Checking if your JRE has the Unlimited-strength Policy Files in place

To use the included 256-bit encryption algorithms within Java, Oracle Java JDK or JRE requires you to download and replace the US_export_policy.jar and local_policy.jar files under your $JAVA_HOME/jre/lib/security/ directory with a variant of these files called ‘JCE Unlimited Strength Jurisdiction Policy Files’ obtained here.
These jars, commonly referred to as the ‘Unlimited JCE files‘, control to limit what algorithms you can or cannot use in your code.

An installation with vanilla (non-unlimited, default) files would show the below output when executed over it. Note specifically the explicit listing of all allowed codecs and the absence of the “256” number:

$ unzip -c $JAVA_HOME/jre/lib/security/local_policy.jar default_local.policy 
// Some countries have import limits on crypto strength.
// This policy file is worldwide importable.
grant {
    permission javax.crypto.CryptoPermission "DES", 64;
    permission javax.crypto.CryptoPermission "DESede", *;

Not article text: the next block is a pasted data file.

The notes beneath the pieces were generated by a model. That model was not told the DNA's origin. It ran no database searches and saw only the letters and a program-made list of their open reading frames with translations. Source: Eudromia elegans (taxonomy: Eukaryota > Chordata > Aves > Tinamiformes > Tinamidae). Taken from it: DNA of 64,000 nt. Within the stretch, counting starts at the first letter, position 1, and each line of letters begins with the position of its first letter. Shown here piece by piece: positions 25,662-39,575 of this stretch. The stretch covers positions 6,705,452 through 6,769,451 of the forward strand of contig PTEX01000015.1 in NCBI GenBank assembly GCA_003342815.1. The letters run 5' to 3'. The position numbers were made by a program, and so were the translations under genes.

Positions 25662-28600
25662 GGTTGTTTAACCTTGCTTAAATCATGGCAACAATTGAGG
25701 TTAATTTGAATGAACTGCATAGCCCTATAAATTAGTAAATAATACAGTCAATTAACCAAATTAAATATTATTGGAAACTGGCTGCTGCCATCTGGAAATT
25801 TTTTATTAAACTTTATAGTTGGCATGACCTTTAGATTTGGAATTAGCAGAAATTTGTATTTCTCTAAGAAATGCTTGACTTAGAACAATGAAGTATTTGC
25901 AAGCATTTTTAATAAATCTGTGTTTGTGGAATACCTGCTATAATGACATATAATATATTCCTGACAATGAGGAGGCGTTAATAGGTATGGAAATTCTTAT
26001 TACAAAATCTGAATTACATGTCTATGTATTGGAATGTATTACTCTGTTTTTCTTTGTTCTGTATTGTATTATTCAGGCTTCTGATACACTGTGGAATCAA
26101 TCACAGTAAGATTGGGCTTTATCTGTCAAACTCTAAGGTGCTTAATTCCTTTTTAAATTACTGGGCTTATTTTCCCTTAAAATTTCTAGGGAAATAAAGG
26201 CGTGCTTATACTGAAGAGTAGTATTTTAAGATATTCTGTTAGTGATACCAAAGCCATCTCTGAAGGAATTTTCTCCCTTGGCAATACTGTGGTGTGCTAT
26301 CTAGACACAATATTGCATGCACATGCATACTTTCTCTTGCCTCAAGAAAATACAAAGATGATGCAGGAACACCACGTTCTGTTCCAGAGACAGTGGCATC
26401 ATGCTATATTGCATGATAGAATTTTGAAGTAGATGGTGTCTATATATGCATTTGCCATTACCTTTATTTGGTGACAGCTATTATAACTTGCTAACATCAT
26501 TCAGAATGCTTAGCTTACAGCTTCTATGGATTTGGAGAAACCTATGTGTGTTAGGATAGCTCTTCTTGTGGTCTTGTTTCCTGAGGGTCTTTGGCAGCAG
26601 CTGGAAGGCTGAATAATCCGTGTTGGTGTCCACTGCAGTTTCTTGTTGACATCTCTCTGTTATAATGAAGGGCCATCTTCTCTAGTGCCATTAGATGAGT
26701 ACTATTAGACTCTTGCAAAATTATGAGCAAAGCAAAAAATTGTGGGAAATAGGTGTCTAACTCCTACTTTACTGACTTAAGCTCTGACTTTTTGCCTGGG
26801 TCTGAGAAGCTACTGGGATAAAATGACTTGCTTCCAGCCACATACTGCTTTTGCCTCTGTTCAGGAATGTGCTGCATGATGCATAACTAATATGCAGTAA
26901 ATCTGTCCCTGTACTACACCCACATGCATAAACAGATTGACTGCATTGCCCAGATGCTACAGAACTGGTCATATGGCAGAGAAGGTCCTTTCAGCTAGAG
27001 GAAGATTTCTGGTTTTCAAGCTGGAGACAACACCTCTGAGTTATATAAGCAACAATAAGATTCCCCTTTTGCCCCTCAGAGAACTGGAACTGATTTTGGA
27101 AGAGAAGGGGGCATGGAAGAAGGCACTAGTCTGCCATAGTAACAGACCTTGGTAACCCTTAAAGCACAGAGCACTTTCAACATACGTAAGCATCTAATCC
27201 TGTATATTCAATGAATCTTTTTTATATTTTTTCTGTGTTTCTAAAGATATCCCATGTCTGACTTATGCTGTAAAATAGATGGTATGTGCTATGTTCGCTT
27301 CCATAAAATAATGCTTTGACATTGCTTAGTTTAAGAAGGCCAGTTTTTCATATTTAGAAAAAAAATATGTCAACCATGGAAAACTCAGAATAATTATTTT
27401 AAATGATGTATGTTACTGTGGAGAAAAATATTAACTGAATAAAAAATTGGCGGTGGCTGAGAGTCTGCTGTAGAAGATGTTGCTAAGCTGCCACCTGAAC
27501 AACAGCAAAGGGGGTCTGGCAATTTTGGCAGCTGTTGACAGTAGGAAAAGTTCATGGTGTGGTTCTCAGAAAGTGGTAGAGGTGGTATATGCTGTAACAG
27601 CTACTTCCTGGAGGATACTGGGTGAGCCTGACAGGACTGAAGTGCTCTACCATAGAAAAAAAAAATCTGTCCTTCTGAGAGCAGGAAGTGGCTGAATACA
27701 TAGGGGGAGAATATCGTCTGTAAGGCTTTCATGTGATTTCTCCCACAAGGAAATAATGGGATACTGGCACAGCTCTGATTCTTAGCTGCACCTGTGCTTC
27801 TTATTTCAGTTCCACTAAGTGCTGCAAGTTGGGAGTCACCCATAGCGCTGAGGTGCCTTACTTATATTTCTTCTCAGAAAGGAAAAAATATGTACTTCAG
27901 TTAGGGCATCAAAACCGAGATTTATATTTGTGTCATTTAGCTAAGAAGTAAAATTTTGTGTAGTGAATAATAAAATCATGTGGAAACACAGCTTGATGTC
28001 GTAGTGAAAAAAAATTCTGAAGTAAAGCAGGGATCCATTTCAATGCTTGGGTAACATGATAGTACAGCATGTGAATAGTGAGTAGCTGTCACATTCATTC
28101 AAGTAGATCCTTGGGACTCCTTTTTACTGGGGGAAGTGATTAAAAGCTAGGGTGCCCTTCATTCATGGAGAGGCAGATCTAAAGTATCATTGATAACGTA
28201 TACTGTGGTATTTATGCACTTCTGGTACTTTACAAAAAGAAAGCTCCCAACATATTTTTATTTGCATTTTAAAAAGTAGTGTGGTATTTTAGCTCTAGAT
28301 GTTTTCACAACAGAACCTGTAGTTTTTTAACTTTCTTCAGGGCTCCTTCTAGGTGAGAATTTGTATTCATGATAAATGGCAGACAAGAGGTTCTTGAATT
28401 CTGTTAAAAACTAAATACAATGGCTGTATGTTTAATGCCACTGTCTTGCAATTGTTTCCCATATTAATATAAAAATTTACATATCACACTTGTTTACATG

permission javax.crypto.CryptoPermission "RC2", 128, 
          "javax.crypto.spec.RC2ParameterSpec", 128;
    permission javax.crypto.CryptoPermission "RC4", 128;
    permission javax.crypto.CryptoPermission "RC5", 128, 
          "javax.crypto.spec.RC5ParameterSpec", *, 12, *;
    permission javax.crypto.CryptoPermission "RSA", *;
    permission javax.crypto.CryptoPermission *, 128;

An installation with the same files replaced with the unlimited variants, would instead show the below. Note specifically the class name of the granted permission:

$ unzip -c $JAVA_HOME/jre/lib/security/local_policy.jar default_local.policy 
// Country-specific policy file for countries
// with no limits on crypto strength.
grant {
    // There is no restriction to any algorithms.
    permission javax.crypto.CryptoAllPermission; 

GNU egrep does not support the \d shorthand

I learnt this the hard way (and said hello to a large living world of non-standard regex implementations). The GNU grep/egrep documentation page documents all their special backslash character support but \d is not one of them.

That is, the following will not work when trying to match a numeric digit at the beginning of file (for example):

egrep '^\d' file.log